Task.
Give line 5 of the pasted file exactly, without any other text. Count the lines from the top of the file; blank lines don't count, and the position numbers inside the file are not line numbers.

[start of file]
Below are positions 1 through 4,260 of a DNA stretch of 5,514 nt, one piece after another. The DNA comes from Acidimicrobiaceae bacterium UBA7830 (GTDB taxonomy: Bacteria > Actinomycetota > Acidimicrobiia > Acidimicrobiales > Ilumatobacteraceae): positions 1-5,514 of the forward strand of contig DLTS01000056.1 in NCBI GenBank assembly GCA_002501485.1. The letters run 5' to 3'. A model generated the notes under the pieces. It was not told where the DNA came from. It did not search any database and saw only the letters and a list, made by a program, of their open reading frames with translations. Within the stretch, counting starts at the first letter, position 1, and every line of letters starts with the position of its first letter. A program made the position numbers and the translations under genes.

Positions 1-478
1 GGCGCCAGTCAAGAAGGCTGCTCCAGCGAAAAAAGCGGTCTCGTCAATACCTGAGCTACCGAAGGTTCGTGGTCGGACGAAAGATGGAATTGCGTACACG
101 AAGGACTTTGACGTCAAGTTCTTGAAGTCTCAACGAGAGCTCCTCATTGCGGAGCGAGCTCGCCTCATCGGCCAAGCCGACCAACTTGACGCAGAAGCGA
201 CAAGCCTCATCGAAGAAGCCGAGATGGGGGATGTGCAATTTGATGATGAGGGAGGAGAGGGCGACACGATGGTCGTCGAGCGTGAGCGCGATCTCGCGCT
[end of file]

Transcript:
201 CAAGCCTCATCGAAGAAGCCGAGATGGGGGATGTGCAATTTGATGATGAGGGAGGAGAGGGCGACACGATGGTCGTCGAGCGTGAGCGCGATCTCGCGCT